On April 11, 2019, Hamilton County Sheriff’s Deputies arrested Ashley Foster in the Target parking lot on a bench warrant issued from Brown County. Ms. Foster insisted it was a case of mistaken identity. With her at the time were her young sons, the youngest of which was 8 weeks old. The Sheriff’s Deputies would not let her feed the baby or change his diaper. Instead, they arrested her and allowed her to listen to the baby scream. The children were placed into the custody of Child Protective Services, while Ashley spent the next 7 days in jail, losing her job in the process. When she was finally transported to Brown County, the Aberdeen police officer that came to interview her realized he had the wrong person. Meanwhile, the Ashley Foster that was the culprit of the crime had fled.
One must wonder what possible threat this young mother with two small children could pose to armed Sheriff’s Deputies to warrant disallowing her to feed, change and comfort her children. And why is it that this Aberdeen police officer could not travel to the Hamilton County Sheriff’s Department, a mere 42 minutes away, that same afternoon to discover that Ms. Foster was not the criminal?
This, of course, is not the first case of mistaken identity. There have been many, many others. In July 2018, a jury awarded Marvin Seales of Harper Woods, Michigan $3.5 million when he was arrested in a case of mistaken identity. Although he insisted that he was not the right person, the police, booking agents, and sheriff’s intake agents would not listen. It was not until two weeks later, at his preliminary hearing that the victim of the crime stated that Marvin was not the guy that committed the crime. The District Judge signed the dismissal that day. In his case, Mr. Seales did not lose his family or his job. But he wondered what would have happened if he had. About his civil case against the Detroit Police, the 6th Circuit Court of Appeals stated:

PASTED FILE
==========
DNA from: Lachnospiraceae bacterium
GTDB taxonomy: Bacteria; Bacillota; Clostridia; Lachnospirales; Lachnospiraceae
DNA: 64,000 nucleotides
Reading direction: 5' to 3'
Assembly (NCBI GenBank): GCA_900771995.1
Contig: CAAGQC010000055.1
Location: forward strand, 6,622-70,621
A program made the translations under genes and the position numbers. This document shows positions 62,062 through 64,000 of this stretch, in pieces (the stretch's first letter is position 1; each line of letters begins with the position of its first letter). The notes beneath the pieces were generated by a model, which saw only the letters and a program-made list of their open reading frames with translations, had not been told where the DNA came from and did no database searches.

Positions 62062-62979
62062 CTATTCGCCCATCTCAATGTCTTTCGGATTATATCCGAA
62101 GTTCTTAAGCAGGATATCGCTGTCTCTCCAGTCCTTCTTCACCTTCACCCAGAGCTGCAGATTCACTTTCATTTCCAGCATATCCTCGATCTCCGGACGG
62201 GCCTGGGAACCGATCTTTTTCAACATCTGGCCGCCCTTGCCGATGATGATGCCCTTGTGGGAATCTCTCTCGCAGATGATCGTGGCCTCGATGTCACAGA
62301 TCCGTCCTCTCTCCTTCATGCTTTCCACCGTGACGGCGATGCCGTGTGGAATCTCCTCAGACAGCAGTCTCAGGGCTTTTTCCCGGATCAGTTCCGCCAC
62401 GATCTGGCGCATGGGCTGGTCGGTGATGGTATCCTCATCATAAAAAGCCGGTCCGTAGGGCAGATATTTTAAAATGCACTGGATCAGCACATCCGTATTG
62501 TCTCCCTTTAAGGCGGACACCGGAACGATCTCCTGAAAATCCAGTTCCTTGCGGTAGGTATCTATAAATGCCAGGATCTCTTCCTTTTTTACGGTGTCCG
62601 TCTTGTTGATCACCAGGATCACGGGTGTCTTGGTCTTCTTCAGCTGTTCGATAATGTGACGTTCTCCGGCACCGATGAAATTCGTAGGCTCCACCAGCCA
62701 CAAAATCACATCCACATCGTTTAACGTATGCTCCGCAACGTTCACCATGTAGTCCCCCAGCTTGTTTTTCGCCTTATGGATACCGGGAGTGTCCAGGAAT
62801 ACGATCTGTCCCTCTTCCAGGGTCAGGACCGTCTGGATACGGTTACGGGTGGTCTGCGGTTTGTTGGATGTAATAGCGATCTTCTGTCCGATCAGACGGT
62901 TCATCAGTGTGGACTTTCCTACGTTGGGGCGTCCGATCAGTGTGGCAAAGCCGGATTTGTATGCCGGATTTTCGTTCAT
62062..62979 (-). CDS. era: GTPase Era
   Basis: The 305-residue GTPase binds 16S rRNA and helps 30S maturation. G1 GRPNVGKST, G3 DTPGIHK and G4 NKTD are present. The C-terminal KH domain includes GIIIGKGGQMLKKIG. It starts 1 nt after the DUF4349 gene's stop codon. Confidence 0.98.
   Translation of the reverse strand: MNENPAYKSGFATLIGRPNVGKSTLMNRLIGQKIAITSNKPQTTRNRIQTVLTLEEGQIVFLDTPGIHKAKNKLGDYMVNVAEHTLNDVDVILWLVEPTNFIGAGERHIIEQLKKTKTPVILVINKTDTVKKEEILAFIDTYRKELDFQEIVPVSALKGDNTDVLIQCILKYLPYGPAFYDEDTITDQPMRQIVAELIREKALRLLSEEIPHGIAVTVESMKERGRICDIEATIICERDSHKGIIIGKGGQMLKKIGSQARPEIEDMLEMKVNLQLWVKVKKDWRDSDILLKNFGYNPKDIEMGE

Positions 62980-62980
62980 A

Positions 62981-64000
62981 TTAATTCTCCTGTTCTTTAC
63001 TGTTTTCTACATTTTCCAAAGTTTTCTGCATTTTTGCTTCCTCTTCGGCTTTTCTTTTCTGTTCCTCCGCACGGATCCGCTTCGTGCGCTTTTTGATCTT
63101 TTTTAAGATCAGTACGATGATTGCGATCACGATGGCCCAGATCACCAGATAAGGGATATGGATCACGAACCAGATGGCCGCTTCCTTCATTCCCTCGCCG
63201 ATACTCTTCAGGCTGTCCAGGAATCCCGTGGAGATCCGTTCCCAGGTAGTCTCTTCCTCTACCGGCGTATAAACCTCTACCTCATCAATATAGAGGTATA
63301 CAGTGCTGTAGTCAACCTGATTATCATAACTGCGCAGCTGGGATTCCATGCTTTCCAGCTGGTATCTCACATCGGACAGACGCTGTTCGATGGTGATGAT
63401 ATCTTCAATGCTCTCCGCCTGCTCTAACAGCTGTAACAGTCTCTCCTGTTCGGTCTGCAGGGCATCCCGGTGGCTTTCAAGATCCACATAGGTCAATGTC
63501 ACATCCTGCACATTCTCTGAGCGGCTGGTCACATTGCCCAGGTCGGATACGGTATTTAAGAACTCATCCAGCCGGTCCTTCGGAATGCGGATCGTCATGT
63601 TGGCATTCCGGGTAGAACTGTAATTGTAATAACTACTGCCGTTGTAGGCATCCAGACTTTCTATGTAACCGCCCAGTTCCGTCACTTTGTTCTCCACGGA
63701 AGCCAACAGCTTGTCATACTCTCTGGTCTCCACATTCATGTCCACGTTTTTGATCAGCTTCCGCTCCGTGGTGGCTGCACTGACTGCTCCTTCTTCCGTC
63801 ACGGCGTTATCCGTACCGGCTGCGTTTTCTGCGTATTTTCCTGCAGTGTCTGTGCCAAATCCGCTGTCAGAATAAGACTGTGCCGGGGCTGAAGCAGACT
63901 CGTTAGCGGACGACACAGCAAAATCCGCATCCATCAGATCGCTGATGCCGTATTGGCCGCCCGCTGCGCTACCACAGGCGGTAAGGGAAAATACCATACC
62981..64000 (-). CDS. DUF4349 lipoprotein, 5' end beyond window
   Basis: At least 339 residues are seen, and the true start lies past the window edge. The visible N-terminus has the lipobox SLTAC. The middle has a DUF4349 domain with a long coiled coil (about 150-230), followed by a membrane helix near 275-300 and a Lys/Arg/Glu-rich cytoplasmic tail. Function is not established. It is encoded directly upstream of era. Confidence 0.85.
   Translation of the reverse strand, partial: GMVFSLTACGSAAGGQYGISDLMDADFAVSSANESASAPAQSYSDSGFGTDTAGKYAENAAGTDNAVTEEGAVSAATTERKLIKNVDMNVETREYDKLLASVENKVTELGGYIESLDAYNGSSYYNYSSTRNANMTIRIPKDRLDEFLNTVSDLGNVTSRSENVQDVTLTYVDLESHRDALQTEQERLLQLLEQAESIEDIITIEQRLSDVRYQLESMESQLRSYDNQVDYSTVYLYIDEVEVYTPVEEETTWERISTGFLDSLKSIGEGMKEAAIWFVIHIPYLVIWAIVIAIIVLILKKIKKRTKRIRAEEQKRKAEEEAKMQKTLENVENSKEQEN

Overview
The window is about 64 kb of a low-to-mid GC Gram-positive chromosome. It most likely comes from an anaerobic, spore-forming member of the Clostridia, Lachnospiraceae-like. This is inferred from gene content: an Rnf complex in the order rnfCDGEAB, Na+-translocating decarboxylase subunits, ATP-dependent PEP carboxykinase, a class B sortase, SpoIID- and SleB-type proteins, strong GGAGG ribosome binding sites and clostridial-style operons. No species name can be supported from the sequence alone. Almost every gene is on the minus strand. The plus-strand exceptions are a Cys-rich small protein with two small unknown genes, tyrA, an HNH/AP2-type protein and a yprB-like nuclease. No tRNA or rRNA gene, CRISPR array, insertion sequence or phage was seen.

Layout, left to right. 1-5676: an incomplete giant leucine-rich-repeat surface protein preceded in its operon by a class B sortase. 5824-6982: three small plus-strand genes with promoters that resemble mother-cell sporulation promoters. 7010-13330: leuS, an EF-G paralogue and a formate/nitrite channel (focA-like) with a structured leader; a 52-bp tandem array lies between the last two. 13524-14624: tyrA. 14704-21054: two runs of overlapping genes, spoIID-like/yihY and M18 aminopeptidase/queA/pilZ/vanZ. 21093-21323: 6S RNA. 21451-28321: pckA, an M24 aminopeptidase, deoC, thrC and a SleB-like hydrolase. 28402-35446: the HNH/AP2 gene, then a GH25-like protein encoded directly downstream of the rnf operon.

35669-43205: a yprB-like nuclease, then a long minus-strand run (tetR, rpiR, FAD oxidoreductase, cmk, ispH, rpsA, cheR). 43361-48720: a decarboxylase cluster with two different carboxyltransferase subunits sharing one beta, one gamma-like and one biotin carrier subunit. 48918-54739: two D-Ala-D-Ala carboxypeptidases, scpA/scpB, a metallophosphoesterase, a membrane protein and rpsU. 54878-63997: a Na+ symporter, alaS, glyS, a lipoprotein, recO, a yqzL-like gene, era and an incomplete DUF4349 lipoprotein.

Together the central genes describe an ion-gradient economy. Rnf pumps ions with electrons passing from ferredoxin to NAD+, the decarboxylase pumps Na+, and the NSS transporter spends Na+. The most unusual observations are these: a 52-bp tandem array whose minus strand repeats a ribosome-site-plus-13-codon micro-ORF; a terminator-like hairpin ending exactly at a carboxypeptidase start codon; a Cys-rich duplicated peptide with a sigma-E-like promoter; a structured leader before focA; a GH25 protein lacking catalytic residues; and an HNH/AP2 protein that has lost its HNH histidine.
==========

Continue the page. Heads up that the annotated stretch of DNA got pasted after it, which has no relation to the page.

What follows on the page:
“There is no evidence that the officers made any attempt to verify Seales’ identity,” the 6th Circuit wrote. “Nothing suggests that the officers checked Seales’ fingerprints, photographs or biographical information against the information that they had on Siner. It appears that they failed to confirm Seales’ identity, even though simple identification procedures would have revealed the mistake.”
In this day and age when identity theft is so prevalent, it seems that extra precautions are warranted to ensure that police arrest the right person. For example, if police are not able to verify the arrestee’s identity within a reasonable time, say four (4) hours, the arrestee should be released. And this should apply no matter where the arrest occurs.